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Bell407 Vs 350b2

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Hello

 

I know the subject of the 407 vs the 350B2 has come up before.

 

Interested in knowing from those who operate either, the deal with engine overhaul and general running costs.

 

Hearing mixed views on engine overhaul costs.. can anyone with practical experience provide some insight?

 

The purchase cost of the 407 is more at prices from 1.8m to 2.5 million. So is this additional cost worth it?

 

 

Thanks a bunch

 

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Great question. B2 is analog so relatively cheaper. To compete with the 407, you'd have to go up to a B3. I'm sure you'll get lots of input here, but you should go with the helicopter that fits your mission profile, always budget for the worst and hope for the best.

 

Good Luck

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Great question. B2 is analog so relatively cheaper. To compete with the 407, you'd have to go up to a B3. I'm sure you'll get lots of input here, but you should go with the helicopter that fits your mission profile, always budget for the worst and hope for the best.

 

Good Luck

 

 

What I hear is rebuilding or doing engine work on the Ariel can be a big cost surprise! This is not good. On the other hand Allison seems to be a little more cost known. Correct me if I am wrong!

 

Thanks for the input!

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''What I hear is rebuilding or doing engine work on the Ariel can be a big cost surprise! This is not good. On the other hand Allison seems to be a little more cost known. Correct me if I am wrong!''

 

Any engine is going to cost you dollars, yes the Turbomeca engines can be pricy, but I am sure the C47 is not that cheap to overhaul, no idea of cost! Software updates for the FADEC are expensive, so that is a consideration.

 

For comparison, the FX2 will out perform the 407 and is cheaper to buy and operate, if that is all your looking for. Apples to apples the B3 is FADEC controlled like the 407, therefore a more realistic comparison vs a B2.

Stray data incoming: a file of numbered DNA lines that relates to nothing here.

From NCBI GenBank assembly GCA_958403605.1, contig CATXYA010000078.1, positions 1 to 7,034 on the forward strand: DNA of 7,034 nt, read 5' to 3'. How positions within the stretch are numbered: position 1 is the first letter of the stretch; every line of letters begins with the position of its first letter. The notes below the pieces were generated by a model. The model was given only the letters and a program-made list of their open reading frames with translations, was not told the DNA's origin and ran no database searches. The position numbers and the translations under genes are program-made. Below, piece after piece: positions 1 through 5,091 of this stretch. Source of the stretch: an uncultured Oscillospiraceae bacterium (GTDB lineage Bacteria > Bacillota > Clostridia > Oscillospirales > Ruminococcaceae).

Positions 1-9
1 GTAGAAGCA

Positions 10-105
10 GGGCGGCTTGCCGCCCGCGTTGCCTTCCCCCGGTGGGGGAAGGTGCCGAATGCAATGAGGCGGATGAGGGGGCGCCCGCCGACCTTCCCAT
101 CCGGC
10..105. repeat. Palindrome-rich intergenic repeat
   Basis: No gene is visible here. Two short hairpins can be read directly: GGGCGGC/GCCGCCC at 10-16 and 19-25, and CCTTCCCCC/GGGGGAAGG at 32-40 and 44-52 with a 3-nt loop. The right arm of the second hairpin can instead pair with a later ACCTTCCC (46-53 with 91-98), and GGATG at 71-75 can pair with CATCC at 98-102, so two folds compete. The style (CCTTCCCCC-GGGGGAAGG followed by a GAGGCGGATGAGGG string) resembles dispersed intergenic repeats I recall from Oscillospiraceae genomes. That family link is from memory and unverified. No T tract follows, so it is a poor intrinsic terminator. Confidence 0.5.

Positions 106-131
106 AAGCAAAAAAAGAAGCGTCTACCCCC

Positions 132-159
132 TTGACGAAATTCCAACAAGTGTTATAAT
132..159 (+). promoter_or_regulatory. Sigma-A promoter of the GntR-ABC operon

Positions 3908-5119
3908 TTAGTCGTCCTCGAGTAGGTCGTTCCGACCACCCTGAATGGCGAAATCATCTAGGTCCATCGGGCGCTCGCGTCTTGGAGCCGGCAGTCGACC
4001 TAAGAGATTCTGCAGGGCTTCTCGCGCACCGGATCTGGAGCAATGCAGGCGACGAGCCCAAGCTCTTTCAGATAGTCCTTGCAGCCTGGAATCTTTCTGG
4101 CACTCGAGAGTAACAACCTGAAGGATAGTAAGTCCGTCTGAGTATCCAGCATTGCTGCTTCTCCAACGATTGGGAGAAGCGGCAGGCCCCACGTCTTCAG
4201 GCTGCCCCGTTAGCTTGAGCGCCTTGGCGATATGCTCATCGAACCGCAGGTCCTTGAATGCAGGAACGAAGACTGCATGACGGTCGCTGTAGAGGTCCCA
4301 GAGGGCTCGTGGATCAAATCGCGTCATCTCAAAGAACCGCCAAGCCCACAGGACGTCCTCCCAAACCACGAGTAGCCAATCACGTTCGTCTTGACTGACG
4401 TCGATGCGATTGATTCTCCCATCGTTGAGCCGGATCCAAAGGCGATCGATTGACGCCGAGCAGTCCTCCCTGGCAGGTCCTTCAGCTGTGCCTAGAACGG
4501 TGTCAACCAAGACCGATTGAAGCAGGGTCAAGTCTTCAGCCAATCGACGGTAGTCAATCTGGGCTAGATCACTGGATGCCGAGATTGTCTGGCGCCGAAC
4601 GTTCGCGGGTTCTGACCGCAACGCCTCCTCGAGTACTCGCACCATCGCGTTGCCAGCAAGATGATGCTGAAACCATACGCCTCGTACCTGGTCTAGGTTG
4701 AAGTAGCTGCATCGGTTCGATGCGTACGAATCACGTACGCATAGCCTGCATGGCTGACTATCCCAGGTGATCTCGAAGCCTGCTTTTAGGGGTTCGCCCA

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''What I hear is rebuilding or doing engine work on the Ariel can be a big cost surprise! This is not good. On the other hand Allison seems to be a little more cost known. Correct me if I am wrong!''

 

Any engine is going to cost you dollars, yes the Turbomeca engines can be pricy, but I am sure the C47 is not that cheap to overhaul, no idea of cost! Software updates for the FADEC are expensive, so that is a consideration.

 

For comparison, the FX2 will out perform the 407 and is cheaper to buy and operate, if that is all your looking for. Apples to apples the B3 is FADEC controlled like the 407, therefore a more realistic comparison vs a B2.

 

 

So for high and hot the FX2 will do the same job as a 407?. Anybody working a FX2 in the Rockies, on fires?I would sure appreciate any feedback.

 

What I did notice about the B2 is that over 5000' at high temps it's a dud. Does the FX2 come

with duel hydraulic system like the B3?

 

Thanks for the input!

 

 

 

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The Lycoming powered FX2/SD2 will outperform a B2 at altitude and will have a lower DOC. As both are STC'D B2's they are not available with the dual hydraulics. Only the B3 has this option as of yet. The B3 and the 407 are more comparable in terms of performance and technology, but I'd wager the B3 would outperform; but I am a little biased. ;)

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The Lycoming powered FX2/SD2 will outperform a B2 at altitude and will have a lower DOC. As both are STC'D B2's they are not available with the dual hydraulics. Only the B3 has this option as of yet. The B3 and the 407 are more comparable in terms of performance and technology, but I'd wager the B3 would outperform; but I am a little biased. ;)

 

 

Thanks for the info DOM. We looked at the B3 but considering the bargain basement rates these days we cannot justify the extra $500K+ for the B3.

 

The likely outcome will be the 407.

 

Thanks for all the information.

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I love the 407 but I definitely wouldn’t describe it as a performer in hot and moderate altitudes let alone hot and high altitudes.

 

I was flying the 407 on fires out of Castlegar a couple of summers ago and bucketing for a crew at 5500 feet and 32 degrees C. . The scenario I was in had me approaching the water drop with an M.G.T. just below the 5 minute take-off rating of 779 degrees and a tq of 76%. i.e I had 24% tq. remaining before reaching the take-off limit but couldn't use it due to the temp limits.

 

This machine had a so-so engine at the time (only +12) so that was definitely a factor. I have been told that a more typical 407 power check result would be somewhere between +30 and +40 (maybe someone can confirm/deny this for me?). Anyway, it’s a sweet machine to longline from and a total champ in the colder weather but not what you are looking for if it’s hot and high places you plan to visit. This has been my experience with it.

 

Hope this helps.

 

Ben

 

p.s. I flew the FX2 last winter and it was a stump puller. I haven't flown it in the summer but I would imagine it would easily out-perform a 407.

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